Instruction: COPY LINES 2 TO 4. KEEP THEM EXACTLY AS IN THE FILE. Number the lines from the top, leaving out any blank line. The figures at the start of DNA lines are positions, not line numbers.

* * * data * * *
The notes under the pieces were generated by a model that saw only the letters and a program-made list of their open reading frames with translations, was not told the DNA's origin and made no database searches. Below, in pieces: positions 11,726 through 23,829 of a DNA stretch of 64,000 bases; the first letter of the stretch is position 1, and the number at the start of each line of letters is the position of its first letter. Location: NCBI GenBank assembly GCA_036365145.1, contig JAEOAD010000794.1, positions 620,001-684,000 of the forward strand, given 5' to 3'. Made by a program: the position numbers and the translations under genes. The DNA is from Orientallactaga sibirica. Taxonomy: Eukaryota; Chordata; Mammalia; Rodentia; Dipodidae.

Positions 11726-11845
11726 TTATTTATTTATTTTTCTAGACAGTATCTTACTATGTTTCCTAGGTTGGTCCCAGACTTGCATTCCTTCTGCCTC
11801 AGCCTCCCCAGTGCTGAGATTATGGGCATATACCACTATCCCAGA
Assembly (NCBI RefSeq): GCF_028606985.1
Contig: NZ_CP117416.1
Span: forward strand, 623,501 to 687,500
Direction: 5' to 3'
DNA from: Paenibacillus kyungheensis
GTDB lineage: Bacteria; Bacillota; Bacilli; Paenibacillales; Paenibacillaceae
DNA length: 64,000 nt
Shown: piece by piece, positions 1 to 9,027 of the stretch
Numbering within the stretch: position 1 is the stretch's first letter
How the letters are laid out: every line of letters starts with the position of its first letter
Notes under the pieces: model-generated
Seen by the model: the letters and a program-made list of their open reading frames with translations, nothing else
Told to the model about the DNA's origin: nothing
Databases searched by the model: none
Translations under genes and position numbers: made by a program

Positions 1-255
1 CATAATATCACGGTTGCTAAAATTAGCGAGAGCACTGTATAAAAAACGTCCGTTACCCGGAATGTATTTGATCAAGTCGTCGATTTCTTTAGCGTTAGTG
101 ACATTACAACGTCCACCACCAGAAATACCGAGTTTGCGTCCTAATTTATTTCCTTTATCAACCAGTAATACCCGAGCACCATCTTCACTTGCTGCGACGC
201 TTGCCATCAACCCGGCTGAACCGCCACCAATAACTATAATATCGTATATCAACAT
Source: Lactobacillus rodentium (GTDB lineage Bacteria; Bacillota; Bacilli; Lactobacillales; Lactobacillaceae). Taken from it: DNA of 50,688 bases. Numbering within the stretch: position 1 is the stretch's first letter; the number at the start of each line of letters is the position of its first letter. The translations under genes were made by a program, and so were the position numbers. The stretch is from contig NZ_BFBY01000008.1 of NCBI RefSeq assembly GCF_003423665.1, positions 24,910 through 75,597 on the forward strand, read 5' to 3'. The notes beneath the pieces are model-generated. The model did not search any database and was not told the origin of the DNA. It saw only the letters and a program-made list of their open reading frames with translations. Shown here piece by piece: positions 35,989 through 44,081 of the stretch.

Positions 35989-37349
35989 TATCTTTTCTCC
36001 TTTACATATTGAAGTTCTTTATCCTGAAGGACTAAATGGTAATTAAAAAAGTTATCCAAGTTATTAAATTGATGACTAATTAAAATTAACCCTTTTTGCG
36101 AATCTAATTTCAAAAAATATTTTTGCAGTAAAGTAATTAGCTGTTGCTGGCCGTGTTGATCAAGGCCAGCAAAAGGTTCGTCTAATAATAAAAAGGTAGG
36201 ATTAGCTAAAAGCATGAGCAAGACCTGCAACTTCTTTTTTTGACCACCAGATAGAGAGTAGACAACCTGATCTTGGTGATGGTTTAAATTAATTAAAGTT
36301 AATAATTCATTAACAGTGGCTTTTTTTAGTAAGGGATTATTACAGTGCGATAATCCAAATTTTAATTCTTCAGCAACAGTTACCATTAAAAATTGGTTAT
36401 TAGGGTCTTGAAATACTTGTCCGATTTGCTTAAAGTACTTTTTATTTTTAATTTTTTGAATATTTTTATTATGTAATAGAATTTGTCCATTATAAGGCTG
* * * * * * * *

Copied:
Positions 11726-11845
11726 TTATTTATTTATTTTTCTAGACAGTATCTTACTATGTTTCCTAGGTTGGTCCCAGACTTGCATTCCTTCTGCCTC
11801 AGCCTCCCCAGTGCTGAGATTATGGGCATATACCACTATCCCAGA